That’s what Ilona Andrews’ blog was about today.  Sometimes, we’re simply unrealistic. http://www.ilona-andrews.com/on-writers-self-validation-of/ We don’t reach the pinnacle of success, so we consider ourselves failures.  Instead of embracing what we’ve done right or well, we look at where we’ve fallen short.  I’m not saying to quit trying.  We should always do our best.  We have to give ourselves the best chance we can to reach our goals.  But when we don’t, it just means that that particular effort didn’t work.  So we have to try something else and try again.

Keep hitting those keys, and happy writing!

 

 

 

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Moving Forward

It’s December, and I’m not as far in writing my book as I meant to be.  I’m not as far at ANYTHING as I meant to be.  This year has sort of gotten away from me.  My broken leg didn’t help.  It’s cost me a lot of time, but next week, I have therapy on Monday and Thursday, and those are my last sessions.  I love my therapists.  Every single one of them at the clinic is awesome.  I’ll miss them.  I won’t miss the actual therapy:)  It never feels good, and it’s really cut into my writing time.  It’s made my leg better and stronger, but I thought I’d be skipping through the back yard by now, which made my therapist laugh. She advised me to just keep doing my exercises and getting better with my cane.  She said it’s going to be a long, slow process and that I probably won’t be feeling frisky again until next August.  She reminded me that I’ve come a long way, and I just need to be patient.

I hate being patient.  Hate waiting.  But I’m doing the same thing with my writing.  When I got a book contract and a publisher, I did a happy dance.  And my editor John Scognamiglio and all of the people who work with me at Kensington/Lyrical Shine are wonderful. They’ve done a fantastic job of promoting my books, but I’m still not a best-selling author.  I knew it would take work as a self-published author, but with a publisher behind me, why aren’t I selling more?  Because my agent and editor both told me that building name recognition takes TIME.  A fellow writer told me that she didn’t really start selling until she published her fifth book in a series.  Another writer told me her books didn’t take off until she published her seventh humorous romance, that she had to build an audience.  Aargh!  I’ve come a long way, but I have a long way to go.  Just like my leg.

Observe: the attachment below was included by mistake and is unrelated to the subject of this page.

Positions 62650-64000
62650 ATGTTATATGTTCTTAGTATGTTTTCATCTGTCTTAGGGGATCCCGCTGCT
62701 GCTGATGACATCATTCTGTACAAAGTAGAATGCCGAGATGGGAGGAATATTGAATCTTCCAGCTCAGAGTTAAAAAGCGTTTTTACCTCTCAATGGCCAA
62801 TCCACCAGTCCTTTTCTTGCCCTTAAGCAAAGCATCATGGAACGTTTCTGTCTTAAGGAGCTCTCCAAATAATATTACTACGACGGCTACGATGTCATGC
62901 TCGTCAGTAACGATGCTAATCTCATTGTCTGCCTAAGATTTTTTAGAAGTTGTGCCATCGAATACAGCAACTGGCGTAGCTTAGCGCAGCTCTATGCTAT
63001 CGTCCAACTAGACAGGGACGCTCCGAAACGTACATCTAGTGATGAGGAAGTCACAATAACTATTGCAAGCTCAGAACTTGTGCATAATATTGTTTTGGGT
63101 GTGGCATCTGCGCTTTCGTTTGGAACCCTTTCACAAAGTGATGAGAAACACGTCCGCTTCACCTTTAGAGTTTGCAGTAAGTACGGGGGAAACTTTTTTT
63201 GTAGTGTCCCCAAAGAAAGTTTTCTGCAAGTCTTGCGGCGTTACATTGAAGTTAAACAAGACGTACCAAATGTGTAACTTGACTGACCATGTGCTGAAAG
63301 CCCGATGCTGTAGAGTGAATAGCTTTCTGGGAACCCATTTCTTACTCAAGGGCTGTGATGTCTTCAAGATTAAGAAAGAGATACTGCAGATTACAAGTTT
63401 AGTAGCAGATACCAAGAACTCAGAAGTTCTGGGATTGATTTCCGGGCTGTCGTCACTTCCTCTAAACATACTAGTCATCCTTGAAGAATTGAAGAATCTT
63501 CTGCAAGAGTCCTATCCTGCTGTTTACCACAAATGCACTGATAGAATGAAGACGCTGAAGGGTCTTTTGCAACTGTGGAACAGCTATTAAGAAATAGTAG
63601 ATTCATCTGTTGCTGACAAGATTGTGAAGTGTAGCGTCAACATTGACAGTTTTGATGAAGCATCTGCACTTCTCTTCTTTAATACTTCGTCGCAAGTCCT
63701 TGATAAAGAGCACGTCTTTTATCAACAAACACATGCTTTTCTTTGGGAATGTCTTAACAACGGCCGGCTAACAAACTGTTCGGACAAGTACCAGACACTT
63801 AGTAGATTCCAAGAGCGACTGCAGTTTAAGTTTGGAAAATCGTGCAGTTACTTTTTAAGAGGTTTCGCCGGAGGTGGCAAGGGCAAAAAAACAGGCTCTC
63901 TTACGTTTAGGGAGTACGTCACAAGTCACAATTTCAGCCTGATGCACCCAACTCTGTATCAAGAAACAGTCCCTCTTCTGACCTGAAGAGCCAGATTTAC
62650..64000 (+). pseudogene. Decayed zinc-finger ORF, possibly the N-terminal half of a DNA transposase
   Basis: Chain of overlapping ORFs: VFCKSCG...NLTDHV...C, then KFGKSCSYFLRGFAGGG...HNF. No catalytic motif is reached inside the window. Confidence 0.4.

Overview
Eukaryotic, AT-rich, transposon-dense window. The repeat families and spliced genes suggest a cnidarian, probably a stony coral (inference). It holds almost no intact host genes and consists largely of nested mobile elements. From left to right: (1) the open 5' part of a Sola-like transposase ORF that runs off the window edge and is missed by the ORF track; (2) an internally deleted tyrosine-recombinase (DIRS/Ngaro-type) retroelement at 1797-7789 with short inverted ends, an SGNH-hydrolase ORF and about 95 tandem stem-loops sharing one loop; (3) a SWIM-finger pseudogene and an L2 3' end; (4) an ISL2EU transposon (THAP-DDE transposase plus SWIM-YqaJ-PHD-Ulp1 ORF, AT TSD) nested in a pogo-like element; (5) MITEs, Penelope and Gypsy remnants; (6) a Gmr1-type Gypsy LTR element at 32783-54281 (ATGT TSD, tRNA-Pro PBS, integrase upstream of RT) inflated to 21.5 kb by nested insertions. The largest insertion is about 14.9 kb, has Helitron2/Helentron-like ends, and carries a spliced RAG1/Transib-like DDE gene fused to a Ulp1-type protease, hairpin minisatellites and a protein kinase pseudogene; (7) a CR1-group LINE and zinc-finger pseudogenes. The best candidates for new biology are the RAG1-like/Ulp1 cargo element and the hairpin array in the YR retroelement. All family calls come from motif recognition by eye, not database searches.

Writers tend to think of agents and editors as enemies when they don’t have them, but if you’re lucky enough to get good ones, they’re willing to stick in there and help you grow. They know how the business works, and they actually DO care about writers.  They’re serious about books and authors.  They’re willing to invest time and energy in them, even when they’re buried under manuscripts and slush pile pages.  Most people in publishing are over-worked!  I’ve just published romance number three, so I’ve sort of come to terms with the fact that I’m not going to be an instant success.  Most people aren’t.  I’ve never been instantly wonderful at anything, and I guess writing shouldn’t be an exception.  But I’m making progress.  I’m moving forward. I’m working on romance number six right now.  And someday, I hope I have name recognition, that people look forward to buying my next books.

Wherever you are in your life, in what you’re striving for, have a great December!  Judy

http://www.judithpostswritingmusings.com/